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  • Health experts are still unsure on what exactly causes Crohn’s disease, although there are several theories on this subject
  • Other lifestyle factors, such as increased exposure to germ-free environments, may also play a factor in the development of this disease
 

Crohn’s Disease Causes: Common Risk Factors of This Disease

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Health experts are still unsure on what exactly causes Crohn’s disease, although there are several theories on this subject. Most believe that this illness is usually caused by any (or a combination of) these factors:1

Having an abnormal immune system. The immune system serves as the body’s protection against infections from bacteria and viruses. However, 80 percent of your immune system is located in your gut, which, in turn, is home to different types of good and bad bacteria.

In a healthy person, the immune system recognizes these bacteria — it allows the good bacteria to thrive, while killing off the harmful ones.

But when something disrupts the immune system, it fails to recognize these bacteria and instead sends a special protein known as tumor necrosis factor-alpha (TNF-alpha).

This protein kills all the bacteria — whether good or bad. Once this happens, white blood cells build up in the gut lining, which then triggers inflammation, ulcerations, and bowel injury.2

Heredity. Genetics may play a role in the development of Crohn’s disease, as 200 different genes that are more common in people with this illness have been identified. It’s also said that having a particular genetic makeup can affect the immune system’s reaction.

People who are predisposed to this illness may have inherited some type of defective gene/s that can lead to the abnormal immune reaction.3 In 2009, researchers have discovered DNA variations in a gene that can increase a person’s susceptibility to developing Crohn's disease.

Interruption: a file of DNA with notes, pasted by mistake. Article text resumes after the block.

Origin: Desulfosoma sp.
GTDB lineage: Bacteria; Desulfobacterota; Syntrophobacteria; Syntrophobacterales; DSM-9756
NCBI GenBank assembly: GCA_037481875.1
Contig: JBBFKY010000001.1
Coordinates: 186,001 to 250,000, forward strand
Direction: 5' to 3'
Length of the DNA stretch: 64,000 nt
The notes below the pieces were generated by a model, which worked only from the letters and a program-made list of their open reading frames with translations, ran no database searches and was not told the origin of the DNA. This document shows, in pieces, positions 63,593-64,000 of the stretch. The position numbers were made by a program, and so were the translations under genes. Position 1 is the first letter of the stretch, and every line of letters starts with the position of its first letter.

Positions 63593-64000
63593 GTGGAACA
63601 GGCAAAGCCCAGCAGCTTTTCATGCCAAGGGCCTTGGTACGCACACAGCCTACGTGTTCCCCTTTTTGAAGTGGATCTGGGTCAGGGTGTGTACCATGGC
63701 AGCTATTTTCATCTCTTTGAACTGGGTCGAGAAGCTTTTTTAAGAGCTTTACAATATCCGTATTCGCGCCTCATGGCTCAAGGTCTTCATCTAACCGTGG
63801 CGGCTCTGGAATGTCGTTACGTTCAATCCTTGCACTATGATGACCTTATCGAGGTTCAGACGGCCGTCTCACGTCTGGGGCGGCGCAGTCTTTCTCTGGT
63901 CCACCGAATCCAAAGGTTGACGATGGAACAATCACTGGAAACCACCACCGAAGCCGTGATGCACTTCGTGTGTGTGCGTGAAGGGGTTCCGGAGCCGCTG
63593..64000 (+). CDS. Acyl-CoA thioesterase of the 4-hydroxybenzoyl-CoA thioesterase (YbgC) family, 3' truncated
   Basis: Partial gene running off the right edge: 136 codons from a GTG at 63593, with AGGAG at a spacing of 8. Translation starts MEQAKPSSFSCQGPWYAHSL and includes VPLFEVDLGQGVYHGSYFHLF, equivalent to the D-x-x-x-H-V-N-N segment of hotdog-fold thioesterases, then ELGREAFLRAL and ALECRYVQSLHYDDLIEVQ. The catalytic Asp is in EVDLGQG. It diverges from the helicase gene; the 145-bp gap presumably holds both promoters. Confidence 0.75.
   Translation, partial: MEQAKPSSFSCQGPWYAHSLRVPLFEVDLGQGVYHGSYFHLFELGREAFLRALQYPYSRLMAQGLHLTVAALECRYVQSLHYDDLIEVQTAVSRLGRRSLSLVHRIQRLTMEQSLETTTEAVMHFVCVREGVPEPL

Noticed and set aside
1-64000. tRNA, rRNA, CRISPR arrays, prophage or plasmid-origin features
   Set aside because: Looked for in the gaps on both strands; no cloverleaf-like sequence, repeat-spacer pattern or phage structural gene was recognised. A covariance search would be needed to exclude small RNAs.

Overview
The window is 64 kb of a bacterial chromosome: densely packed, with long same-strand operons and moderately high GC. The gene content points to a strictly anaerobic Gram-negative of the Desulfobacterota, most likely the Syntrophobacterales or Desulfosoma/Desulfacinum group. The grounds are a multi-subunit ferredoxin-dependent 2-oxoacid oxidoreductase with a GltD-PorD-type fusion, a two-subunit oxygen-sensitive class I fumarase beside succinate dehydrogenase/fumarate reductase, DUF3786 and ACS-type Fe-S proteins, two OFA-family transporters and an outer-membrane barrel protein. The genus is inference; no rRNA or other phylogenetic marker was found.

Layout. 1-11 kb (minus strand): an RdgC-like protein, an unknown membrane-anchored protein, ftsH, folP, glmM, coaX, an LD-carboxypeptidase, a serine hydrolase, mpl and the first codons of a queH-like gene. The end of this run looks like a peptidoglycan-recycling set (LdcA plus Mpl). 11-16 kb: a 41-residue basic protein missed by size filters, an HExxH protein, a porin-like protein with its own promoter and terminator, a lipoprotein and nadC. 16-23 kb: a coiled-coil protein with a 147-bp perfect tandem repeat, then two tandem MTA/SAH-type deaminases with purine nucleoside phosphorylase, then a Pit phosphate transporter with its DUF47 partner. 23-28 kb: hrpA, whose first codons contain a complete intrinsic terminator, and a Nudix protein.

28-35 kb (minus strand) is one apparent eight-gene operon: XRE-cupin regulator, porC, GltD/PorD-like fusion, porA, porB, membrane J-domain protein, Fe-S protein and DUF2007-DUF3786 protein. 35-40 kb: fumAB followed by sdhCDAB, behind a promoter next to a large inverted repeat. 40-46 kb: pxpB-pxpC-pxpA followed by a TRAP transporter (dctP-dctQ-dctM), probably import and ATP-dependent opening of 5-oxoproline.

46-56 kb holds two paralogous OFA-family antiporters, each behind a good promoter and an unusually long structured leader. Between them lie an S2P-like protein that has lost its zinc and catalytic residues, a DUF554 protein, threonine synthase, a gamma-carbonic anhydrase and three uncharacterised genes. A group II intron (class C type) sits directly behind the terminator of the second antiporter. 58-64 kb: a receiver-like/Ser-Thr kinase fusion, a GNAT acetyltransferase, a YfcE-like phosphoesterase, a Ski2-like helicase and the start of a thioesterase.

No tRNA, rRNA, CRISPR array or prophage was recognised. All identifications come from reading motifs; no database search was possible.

They pinpointed DNA sequence variants in a gene region called NLRP3, which are thought to be associated with increased susceptibility to Crohn's disease. These findings were published in the journal Nature Genetics.4

Crohn’s disease can be inherited — about 3 in 20 people affected by it have a close relative who has or had this illness. If you have an identical twin with Crohn’s then you actually have a 70 percent chance of having it as well.5

Acquiring a new or having a previous bacterial infection. Some genetically susceptible individuals who had a previous infection during their childhood may actually be at risk of this illness, as the infection may trigger an abnormal immune response.

Some experts also believe that certain bacterium or viruses, such as E. coli and Enteroviruses, may cause inflammation that trigger this disease.6,7

Using nonsteroidal anti-inflammatory medications (NSAIDs). Taking these prescription drugs can lead to inflammation that may trigger or worsen Crohn’s disease. These include ibuprofen, naproxen sodium, and diclofenac sodium. According to studies, these flares can occur within a week of taking the NSAIDs regularly.

Smoking. This is probably the most controllable cause of this chronic illness. Smokers are twice as likely to develop Crohn’s disease compared to non-smokers, and they experience more severe symptoms that usually end up requiring surgery.

Diet. While there’s no solid evidence claiming that certain foods plays a role in the development of Crohn’s disease, there are speculations saying that a diet that’s generally high in refined sugars can trigger this illness. This isn’t surprising, considering that refined sugars like fructose trigger insulin and leptin resistance, which are hallmark symptoms of inflammation.

Processed foods, particularly those loaded with emulsifiers, may play a role in the development of Crohn’s disease. Scientists found that these food additives may break down the mucosal lining of your gut, increasing your risk of this illness. This is because the mucosal lining contains bacteriophages, which are viruses that destroy harmful bacteria in your gut, helping keep you healthy.

Other lifestyle factors, such as increased exposure to germ-free environments, may also play a factor in the development of this disease. One theory, called the hygiene hypothesis, suggests that children who grow up in increasingly germ-free environments may have immune systems that are not fully developed.

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